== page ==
Sunday, August 05, 2012

Revisiting Normal

A couple of years ago, I wrote a post about how patients often ask me if they...or something they are feeling...or something they are Normal.  I went on to ramble about how Normal is Boring, and why would anyone want to be Normal.  IQ = 100, tuna fish for lunch, you name it.  

People still ask me if they are normal. I've taken to responding: "I have no idea what 'normal' means."  I still have no idea why anyone would want to be normal. 

 In psychiatry, we often ask "Why now?"   Why are you seeking help for your problem today?  You may want to know why I'm blogging about Normal today.  Ah, the answer to that is easy.  My friend Patty put the above cartoon on her Facebook Page and what better graphic for a Shrink Rap post?  Is it normal to blog about Facebook cartoons?


Anonymous said...

Not too many people want to be abnormal, although if one takes your examples there is a decent chance most would choose if they could, to test at IQ of 135 instead of IQ of 65 and most would choose oysters and champagne over bread and water for lunch. You know by now what people mean when they ask if they are normal.
You would probably let them know in some way if you truly felt they were not normal and your entire profession revolves around dividing the world into people who are and people who are not normal.Now I will take my chill pill.

Sarebear said...

Normal is a bit of a sensitive word for me, because I don't want my daughter with high functioning autism (not defines her, but it is part of her) feel abnormal. I tell her she is different than many children, but there are alot who also have autism, nowadays.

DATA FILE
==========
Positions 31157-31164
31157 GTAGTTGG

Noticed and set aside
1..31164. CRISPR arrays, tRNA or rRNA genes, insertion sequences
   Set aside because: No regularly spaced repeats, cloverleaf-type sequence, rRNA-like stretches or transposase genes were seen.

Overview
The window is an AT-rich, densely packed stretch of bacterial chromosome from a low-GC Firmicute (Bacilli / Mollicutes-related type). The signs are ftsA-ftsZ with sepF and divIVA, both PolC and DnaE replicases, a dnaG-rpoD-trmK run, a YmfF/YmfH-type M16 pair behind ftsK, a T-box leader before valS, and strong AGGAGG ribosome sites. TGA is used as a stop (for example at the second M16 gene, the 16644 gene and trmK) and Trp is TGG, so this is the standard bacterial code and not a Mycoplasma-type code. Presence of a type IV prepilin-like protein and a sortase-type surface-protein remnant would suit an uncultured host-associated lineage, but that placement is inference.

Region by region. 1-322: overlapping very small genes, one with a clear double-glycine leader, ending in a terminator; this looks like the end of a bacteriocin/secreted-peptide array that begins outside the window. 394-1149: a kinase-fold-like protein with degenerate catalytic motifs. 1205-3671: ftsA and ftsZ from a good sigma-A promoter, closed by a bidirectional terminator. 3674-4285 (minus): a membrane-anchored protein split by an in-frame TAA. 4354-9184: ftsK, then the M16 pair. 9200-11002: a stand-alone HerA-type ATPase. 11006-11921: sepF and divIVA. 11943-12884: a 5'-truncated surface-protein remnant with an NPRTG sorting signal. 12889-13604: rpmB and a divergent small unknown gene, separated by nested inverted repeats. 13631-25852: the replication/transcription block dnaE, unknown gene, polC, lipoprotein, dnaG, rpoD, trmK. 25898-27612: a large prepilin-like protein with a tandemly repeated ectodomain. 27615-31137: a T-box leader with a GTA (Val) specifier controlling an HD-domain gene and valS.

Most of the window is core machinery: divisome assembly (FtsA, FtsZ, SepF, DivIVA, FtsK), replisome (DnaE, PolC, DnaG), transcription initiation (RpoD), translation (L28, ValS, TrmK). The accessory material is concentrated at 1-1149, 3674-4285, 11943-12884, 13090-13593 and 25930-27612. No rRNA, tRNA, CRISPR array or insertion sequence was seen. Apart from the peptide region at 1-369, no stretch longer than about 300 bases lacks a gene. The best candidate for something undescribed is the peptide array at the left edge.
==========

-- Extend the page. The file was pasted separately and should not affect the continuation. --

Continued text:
I know some parents of the autistic use the term "neurotypical" to refer to "normal" children/people, but I find that too . . . cold.

So I use autistic and non-autistic, though I try to not talk about her autism with other people when she's in hearing. It comes up sometimes though and this is a small apartment.

Also, while knowing that genius level IQ is around 180? I don't know the specifics, and had to assume that my psychiatrist, a month or two ago, was giving me a compliment when she told me she figured I was around a 130 IQ.

Maybe I'm really uneducated/uninformed on the matter. She gave it in a complentary way, so I assumed it was. Anyway, if I was normal I'd be boring, although I wish there were many aspects of me that were a little less . . . . difficult. I work on em but it's sloooww going.

RobotRobot said...

It's a very real and important question to ask a psychiatrist, given all the joking we all do about being marked as unacceptably "crazy". Asking whether it's normal to think/feel a certain way - am operating within acceptable parameters? Do you accept me as a human being even though I've got this unusual, atypical symptom/trait/thought pattern? People like your friend, who presumably don't have grounds to doubt that they'll be accepted as human beings, get to joke about not being "normal". But if you start to worry that your interior life marks you as less-than, then wanting your doc to acknowledge you as 'worthy of dignity, etc' means quite a lot. We may joke about not wanting to be 'normal' but there are plenty of not-normal behaviors that ARE very very deeply stigmatized by even very accepting communities.

Robot Robot (An Anon Gains A Name)

Anonymous said...

First anon hit the nail on the head and handled the issue already.